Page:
FacebookTwitterGoogle+RedditEmail

Please Clap: the Jeb Bush Campaign Pre-Mortem

by

shutterstock_356859320

Please clap,”Jeb Bush implored the crowd, as if he were trying to get their help to resurrect Tinker Bell after she heroically drank the poisonous brew of listening to his stump speech in its entirety. The former governor of Florida’s face was pained. The crowd was unenthused.

Just another humiliation in a rough campaign for Bush.

Bush, who served as Florida’s governor from 1999–2007, was the front-runner for the nomination only a year ago.

That he’s polling in the single digits now tells as much of a story about Bush the candidate as it does about the rest of the field.

In early 2015, a Jeb Bush Republican presidential nomination was likely, though not a lock. The former Florida governor had all the big money and the potential field looked good for his chances.

There were Senators Marco Rubio, Ted Cruz, and Rand Paul, but the Republican Party infantilized, hated, and ostracized the three respectively. There were others, like former Arkansas governor Mike Huckabee and current New Jersey governor Chris Christie, but neither man seemed likely to outweigh Bush’s sense of destiny.

July 13, 2015, was the highest Bush ever got in the polls, rising to almost 18 percent support of likely Republican voters. It must have been a good day for Bush’s campaign office. It was also the beginning of the end.

Five days later, on July 18, Bush had dropped to 15.5 percent. Donald Trump, who had announced his run a month earlier, was climbing in the polls and had reached 15 percent support.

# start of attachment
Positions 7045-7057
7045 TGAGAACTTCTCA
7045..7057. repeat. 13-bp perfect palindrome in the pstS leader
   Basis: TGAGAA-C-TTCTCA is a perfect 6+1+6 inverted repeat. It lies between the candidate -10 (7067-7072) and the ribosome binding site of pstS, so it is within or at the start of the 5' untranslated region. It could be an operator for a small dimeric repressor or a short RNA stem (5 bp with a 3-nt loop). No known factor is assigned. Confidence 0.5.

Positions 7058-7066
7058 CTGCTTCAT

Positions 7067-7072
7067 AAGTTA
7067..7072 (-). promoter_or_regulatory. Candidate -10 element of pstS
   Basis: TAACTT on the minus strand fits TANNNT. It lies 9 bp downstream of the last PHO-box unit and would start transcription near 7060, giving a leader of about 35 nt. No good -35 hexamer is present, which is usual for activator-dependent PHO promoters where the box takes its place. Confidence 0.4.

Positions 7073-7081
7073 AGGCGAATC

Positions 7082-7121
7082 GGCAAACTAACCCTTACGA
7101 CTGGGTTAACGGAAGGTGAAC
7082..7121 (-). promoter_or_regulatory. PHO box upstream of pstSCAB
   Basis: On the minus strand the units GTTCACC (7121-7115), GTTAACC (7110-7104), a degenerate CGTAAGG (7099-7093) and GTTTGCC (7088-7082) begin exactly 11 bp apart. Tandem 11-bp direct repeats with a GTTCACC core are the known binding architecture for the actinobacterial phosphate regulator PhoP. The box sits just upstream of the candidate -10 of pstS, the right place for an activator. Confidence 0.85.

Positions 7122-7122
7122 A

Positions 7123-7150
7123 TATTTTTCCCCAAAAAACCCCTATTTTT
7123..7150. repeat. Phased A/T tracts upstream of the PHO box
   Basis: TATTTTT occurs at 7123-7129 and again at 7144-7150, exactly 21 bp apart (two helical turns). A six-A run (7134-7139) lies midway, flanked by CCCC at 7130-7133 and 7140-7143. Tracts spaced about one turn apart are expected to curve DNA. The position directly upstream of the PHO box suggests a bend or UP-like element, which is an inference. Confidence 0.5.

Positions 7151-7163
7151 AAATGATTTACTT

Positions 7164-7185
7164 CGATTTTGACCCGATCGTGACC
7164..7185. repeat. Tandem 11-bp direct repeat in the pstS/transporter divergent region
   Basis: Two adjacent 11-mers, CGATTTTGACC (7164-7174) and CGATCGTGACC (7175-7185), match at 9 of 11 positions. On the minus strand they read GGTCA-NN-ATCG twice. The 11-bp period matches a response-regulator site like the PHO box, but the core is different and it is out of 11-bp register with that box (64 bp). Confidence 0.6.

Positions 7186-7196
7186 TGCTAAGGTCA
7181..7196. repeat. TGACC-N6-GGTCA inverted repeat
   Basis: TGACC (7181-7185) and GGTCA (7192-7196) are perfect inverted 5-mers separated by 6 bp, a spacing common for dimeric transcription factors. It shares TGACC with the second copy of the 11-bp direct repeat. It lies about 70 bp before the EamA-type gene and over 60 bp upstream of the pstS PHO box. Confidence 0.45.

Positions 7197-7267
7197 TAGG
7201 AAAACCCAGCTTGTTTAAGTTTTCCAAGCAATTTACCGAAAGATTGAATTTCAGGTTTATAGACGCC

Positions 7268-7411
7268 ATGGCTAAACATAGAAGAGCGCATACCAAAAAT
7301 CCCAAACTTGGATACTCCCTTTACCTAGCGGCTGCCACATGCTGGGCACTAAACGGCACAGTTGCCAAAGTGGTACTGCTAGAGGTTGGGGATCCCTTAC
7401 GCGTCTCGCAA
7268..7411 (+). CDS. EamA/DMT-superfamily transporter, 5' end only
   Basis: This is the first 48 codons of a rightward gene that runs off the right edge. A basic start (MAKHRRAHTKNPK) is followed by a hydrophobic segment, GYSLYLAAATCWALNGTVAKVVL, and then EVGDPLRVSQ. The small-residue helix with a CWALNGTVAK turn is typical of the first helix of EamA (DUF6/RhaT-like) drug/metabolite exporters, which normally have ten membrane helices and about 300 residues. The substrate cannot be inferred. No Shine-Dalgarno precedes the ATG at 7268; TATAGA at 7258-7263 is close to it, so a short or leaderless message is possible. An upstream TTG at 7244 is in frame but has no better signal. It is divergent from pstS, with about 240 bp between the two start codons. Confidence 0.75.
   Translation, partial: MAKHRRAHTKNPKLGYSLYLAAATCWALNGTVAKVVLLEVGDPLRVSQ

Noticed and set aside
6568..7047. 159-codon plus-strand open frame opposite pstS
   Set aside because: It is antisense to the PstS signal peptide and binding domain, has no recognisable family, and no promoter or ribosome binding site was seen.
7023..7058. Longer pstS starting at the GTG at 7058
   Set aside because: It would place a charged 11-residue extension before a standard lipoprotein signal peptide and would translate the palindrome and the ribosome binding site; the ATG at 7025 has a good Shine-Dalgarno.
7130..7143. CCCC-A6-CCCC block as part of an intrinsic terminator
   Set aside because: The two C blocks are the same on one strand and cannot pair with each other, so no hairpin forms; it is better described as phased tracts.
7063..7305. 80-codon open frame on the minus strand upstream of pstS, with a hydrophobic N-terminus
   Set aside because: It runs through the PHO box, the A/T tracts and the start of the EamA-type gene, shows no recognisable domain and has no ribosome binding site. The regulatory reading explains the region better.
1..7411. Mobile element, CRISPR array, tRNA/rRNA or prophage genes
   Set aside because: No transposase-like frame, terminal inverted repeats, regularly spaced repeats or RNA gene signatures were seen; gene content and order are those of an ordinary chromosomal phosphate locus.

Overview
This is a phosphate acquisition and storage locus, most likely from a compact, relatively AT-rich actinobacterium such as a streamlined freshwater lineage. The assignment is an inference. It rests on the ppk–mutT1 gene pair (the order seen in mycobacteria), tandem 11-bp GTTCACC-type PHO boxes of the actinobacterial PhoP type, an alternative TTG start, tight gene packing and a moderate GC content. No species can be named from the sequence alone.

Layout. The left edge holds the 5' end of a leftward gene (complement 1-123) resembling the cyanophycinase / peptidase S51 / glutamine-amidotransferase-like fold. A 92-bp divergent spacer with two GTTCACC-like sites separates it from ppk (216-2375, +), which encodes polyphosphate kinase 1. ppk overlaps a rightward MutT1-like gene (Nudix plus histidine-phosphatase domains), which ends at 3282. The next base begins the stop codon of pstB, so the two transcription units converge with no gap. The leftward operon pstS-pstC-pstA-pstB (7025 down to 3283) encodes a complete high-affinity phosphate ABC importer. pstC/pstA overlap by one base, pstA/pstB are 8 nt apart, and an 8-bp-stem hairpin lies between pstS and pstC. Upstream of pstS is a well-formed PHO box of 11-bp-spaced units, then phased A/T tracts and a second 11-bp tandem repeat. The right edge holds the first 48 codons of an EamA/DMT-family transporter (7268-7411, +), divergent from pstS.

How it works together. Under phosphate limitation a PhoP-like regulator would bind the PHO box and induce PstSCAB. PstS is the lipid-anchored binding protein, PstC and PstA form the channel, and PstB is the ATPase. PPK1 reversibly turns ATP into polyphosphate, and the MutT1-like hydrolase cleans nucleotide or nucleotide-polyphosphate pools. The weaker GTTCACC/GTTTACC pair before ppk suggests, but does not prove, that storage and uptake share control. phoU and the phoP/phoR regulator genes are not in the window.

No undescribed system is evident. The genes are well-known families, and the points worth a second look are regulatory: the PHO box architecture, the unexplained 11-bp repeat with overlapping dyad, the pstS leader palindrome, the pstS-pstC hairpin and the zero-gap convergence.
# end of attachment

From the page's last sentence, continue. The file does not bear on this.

A month later, on August 26, Bush saw the last double digit polling numbers of the race.

Trump annihilated Bush, both in the polls and on the debate stage. The New York City billionaire has treated the Bush scion like a bully treats a particularly targeted nerd; relentlessly teasing and insulting Jeb until the former Florida governor was a shell of his former self.

In fact, the only debate where Bush has not seemed like a bleached, deflated wacky inflatable arm flailing tube man was the last debate before the caucuses, where Trump was a no show.

Trump’s absence allowed Bush to flex his debate muscles- but all evidence shows that it’s too late for that to make much of a difference in his political fortunes. Bush came in fifth in the Iowa caucuses, behind Rand Paul.

Paul’s fourth place showing was sufficiently embarrassing for him to drop out. But not for Bush!

He’s still making a play for New Hampshire, a state that almost certainly will vote for any combination of four or five men before him (Trump, Rubio, Cruz, Christie, Kasich). Perhaps this play is to save what little face he has left in the campaign; Bush partisans have been reported to be requesting Jeb donors wait until after the New Hampshire primary to start the flow of money to Rubio.

Bush, who must know by this point he has no shot whatsoever at the GOP nomination, is taking the opportunity of his last week of realistic campaigning to attempt to scuttle Rubio’s chances at the nomination.

The Florida Senator, who rode a wave of Tea Party support to the Senate in 2010, rose through the ranks of the Florida GOP establishment thanks in large part to the patronage of Governor Bush. That he is polling at least three to four times higher than his mentor in the race for the presidency must be rubbing salt into the wound.

It just doesn’t seem that people like Bush all that much.

Part of Bush’s unpopularity stems from the impression that he feels he deserves to be president, and doesn’t need to earn it.

Jeb gives one the impression that he feels the presidency is a legacy, like getting into Yale or making the varsity soccer team as a high-school freshman because of daddy’s business connections. Unfortunately for him, the base of the party he is running to lead grew up with people like that, and they hate them.